The release of tabular benchmarks, such as NAS-Bench-101 and NAS-Bench-201, has significantly lowered the computational overhead for conducting scientific research in neural architecture search (NAS).
While early research in neural architecture search (NAS) required extreme computational resources, the recent releases of tabular and surrogate benchmarks have greatly increased the speed and reproducibility of NAS research.
In this work, we address this issue by releasing XAI-Bench: a suite of synthetic datasets along with a library for benchmarking feature attribution algorithms.
Early methods in the rapidly developing field of neural architecture search (NAS) required fully training thousands of neural networks.
First we formally define architecture encodings and give a theoretical characterization on the scalability of the encodings we study Then we identify the main encoding-dependent subroutines which NAS algorithms employ, running experiments to show which encodings work best with each subroutine for many popular algorithms.
Intra-processing methods are designed specifically to debias large models which have been trained on a generic dataset and fine-tuned on a more specific task.
In this work, we show that (1) the simplest hill-climbing algorithm is a powerful baseline for NAS, and (2), when the noise in popular NAS benchmark datasets is reduced to a minimum, hill-climbing to outperforms many popular state-of-the-art algorithms.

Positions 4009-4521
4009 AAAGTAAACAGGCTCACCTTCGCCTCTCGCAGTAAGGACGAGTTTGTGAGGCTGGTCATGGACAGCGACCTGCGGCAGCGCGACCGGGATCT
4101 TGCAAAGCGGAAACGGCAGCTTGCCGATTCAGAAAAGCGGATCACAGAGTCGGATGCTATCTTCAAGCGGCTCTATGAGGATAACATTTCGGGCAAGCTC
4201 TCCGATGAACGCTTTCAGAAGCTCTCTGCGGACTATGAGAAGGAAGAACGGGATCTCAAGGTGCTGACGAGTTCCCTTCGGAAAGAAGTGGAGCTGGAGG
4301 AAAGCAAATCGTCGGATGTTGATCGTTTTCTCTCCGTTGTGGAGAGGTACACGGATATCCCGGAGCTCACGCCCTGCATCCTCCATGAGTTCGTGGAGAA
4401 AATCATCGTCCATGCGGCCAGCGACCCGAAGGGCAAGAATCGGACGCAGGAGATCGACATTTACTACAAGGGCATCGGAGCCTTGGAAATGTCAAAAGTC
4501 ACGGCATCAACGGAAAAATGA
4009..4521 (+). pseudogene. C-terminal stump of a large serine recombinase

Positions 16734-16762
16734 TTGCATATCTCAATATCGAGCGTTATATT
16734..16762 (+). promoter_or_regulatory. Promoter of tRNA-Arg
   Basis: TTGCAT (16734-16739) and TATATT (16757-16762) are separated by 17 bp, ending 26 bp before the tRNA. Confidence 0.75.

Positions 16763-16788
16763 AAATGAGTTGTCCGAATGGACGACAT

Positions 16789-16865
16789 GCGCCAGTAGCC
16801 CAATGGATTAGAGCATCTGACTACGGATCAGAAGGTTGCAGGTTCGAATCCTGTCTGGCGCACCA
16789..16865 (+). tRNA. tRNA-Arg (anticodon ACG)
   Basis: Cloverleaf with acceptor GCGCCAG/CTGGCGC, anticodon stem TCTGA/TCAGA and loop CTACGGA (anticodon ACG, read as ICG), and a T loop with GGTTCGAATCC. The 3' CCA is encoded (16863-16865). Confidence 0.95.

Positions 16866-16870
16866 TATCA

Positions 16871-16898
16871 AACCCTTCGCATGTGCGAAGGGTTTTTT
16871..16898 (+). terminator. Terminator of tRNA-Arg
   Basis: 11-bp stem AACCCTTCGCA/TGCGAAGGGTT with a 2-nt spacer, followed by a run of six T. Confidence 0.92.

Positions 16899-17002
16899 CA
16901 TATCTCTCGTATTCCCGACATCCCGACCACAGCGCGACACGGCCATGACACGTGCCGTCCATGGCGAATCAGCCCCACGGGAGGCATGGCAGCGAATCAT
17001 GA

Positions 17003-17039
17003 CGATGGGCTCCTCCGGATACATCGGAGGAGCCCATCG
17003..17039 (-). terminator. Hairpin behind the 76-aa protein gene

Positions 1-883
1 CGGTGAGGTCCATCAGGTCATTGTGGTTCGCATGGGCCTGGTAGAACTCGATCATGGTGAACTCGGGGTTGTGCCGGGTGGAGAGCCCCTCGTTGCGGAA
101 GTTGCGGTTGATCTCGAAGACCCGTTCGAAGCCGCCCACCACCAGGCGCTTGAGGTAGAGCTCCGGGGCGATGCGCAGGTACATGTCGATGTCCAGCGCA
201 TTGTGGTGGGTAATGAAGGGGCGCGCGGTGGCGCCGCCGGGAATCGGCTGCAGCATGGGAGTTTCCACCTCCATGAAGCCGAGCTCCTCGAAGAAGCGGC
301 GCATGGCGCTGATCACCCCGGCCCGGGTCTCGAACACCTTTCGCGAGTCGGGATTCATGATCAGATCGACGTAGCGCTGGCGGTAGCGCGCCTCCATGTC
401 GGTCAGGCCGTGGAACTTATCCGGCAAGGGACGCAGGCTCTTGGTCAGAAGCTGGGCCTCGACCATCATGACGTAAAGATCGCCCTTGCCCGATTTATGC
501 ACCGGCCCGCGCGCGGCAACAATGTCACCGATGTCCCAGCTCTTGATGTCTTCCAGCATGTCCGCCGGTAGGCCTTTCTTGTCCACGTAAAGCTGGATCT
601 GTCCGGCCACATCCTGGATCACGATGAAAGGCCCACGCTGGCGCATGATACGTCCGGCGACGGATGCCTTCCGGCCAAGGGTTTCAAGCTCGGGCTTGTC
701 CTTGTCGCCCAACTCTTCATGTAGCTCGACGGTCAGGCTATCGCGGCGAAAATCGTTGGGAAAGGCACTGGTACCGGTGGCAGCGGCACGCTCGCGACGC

Bayesian optimization (BO), which has long had success in hyperparameter optimization, has recently emerged as a very promising strategy for NAS when it is coupled with a neural predictor.
We develop a path-based encoding scheme to featurize the neural architectures that are used to train the neural network model.
The typical idea is to design a clustering algorithm that outputs a near-optimal solution, provided the data satisfy a natural stability notion.
In this work, we study the $k$-median and $k$-means clustering problems when the data is distributed across many servers and can contain outliers.
We address this problem for clustering, max-cut, and other partitioning problems, such as integer quadratic programming, by designing computationally efficient and sample efficient learning algorithms which receive samples from an application-specific distribution over problem instances and learn a partitioning algorithm with high expected performance.
However, for real-valued functions, cardinal labels might not be accessible, or it may be difficult for an expert to consistently assign real-valued labels over the entire set of examples.
In this work, we take this approach and provide strong positive results both for the asymmetric and symmetric $k$-center problems under a natural input stability (promise) condition called $\alpha$-perturbation resilience [Bilu and Linia 2012], which states that the optimal solution does not change under any alpha-factor perturbation to the input distances.